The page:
ArianeGroup, headquartered in Issy-les-Moulineaux, near Paris, France, has successfully completed the final test in the ignition campaign of the reusable Prometheus® engine for the Themis rocket stage demonstrator, which is being used as the test bench. The engine, 70% of which was reportedly built using Additive Manufacturing, performed a 12-second burn.
Prometheus and Themis are European Space Agency (ESA) programmes for which ArianeGroup is the lead contractor. Prometheus, a new-generation, reusable, high-thrust (100 ton) engine that runs on liquid oxygen (LOX) and liquid methane (LCH4), has been developed by ArianeGroup and its European partners. This test campaign consisted of firing the Prometheus engine on Themis, as the test bed, and was reportedly completed within a short time-frame due to the support of France Relance, for which the French space agency CNES is the space component operator.
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This first combined test campaign comes two years after the contract for the initial phase of Themis was signed with ESA, a key step in the project’s progress paving the way for the next test campaign, which is due to be carried out at Kiruna in Sweden, under the European Union’s Horizon Europe programme (SALTO project). Carrying out these tests on Prometheus and Themis together on the PF20 test bench at Vernon will allow characterisation of the operating behaviour of both engine and stage in an extended mission profile. Prometheus engine testing will continue at the end of 2023 on the German Aerospace Center (DLR) test bench at Lampoldshausen, Germany.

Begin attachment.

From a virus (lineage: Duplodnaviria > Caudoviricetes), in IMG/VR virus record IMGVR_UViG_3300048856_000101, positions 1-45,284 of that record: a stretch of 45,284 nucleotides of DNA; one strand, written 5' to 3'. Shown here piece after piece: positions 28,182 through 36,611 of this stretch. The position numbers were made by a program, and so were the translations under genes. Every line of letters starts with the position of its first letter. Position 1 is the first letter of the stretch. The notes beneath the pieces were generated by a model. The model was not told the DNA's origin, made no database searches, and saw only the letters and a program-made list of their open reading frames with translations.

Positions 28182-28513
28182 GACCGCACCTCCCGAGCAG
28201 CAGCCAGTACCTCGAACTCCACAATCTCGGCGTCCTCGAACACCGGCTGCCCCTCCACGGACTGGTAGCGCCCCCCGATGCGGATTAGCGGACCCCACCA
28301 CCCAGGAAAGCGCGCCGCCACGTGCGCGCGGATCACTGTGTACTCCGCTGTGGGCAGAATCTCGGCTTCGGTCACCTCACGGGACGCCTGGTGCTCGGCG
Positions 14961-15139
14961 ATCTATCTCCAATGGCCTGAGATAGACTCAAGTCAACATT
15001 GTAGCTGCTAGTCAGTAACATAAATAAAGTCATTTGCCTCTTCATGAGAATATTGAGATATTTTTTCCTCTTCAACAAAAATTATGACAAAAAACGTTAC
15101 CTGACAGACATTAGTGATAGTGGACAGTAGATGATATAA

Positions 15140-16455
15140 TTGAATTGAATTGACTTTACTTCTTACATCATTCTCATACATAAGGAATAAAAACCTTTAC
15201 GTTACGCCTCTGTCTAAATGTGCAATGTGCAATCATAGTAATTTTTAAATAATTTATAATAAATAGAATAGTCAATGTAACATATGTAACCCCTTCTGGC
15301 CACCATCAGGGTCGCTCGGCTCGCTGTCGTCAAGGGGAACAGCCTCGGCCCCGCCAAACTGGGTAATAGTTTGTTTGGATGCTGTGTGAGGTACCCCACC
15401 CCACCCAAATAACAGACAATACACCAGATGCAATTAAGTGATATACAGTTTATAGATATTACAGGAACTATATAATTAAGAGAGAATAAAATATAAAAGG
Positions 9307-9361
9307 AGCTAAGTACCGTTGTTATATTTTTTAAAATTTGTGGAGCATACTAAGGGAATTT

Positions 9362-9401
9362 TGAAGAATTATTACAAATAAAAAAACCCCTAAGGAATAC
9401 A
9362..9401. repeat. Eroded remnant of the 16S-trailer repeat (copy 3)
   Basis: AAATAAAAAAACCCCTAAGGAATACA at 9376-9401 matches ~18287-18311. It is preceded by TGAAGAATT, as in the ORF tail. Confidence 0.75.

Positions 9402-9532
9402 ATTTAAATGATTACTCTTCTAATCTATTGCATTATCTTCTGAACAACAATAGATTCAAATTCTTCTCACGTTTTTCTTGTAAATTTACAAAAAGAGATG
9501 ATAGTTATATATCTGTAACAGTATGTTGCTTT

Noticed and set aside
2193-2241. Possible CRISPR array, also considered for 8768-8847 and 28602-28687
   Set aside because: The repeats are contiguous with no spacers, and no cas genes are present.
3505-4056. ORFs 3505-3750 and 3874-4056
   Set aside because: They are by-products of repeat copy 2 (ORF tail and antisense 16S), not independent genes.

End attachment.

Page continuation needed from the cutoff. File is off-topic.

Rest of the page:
For this campaign, ArianeGroup used bio-methane fuel, in line with the company’s aim for environmental innovation.
“This successfully concluded test campaign marks a first concrete step for development of reusable launchers built in Europe,” said Martin Sion, CEO of ArianeGroup. “The complete test of the Prometheus engine, carried out directly on the reusable Themis stage demonstrator, has been particularly eagerly anticipated as it opens up highly promising avenues for the future family of European launchers. The campaign at Vernon was made possible by the close collaboration of the teams from ArianeGroup, ESA, and CNES, and the support of France Relance.”